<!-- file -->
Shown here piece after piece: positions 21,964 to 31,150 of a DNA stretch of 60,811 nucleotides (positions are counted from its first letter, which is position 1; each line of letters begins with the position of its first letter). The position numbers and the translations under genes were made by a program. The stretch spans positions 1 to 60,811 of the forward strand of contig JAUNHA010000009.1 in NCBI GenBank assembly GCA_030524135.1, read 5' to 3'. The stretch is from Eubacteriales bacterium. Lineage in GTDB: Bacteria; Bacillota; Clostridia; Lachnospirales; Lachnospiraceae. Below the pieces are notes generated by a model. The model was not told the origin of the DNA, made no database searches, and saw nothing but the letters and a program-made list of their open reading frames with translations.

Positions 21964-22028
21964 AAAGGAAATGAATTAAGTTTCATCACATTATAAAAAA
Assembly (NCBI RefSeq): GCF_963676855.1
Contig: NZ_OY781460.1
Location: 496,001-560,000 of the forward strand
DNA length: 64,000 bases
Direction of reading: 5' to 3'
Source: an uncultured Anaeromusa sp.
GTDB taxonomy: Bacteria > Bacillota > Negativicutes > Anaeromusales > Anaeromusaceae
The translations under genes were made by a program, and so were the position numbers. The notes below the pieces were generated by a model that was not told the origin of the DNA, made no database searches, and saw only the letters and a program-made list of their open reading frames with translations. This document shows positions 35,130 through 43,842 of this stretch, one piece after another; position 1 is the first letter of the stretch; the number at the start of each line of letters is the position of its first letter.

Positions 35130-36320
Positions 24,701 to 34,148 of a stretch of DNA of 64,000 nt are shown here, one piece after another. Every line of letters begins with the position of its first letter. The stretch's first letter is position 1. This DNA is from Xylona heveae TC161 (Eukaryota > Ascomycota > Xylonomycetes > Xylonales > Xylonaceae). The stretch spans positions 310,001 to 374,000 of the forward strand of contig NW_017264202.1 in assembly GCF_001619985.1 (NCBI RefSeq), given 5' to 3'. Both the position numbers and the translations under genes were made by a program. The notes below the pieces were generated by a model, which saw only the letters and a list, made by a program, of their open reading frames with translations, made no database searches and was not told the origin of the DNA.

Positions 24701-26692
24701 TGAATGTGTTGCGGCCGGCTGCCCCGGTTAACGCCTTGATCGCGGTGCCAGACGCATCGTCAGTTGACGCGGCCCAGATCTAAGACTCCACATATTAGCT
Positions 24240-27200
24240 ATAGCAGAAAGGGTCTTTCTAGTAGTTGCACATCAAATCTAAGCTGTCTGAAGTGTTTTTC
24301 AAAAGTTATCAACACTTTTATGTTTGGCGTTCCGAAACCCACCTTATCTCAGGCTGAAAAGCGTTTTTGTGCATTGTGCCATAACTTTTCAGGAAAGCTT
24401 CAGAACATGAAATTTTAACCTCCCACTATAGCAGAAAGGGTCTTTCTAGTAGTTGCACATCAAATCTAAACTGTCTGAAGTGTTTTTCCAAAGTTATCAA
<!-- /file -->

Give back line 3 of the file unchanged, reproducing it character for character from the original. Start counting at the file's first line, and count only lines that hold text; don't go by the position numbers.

21964 AAAGGAAATGAATTAAGTTTCATCACATTATAAAAAA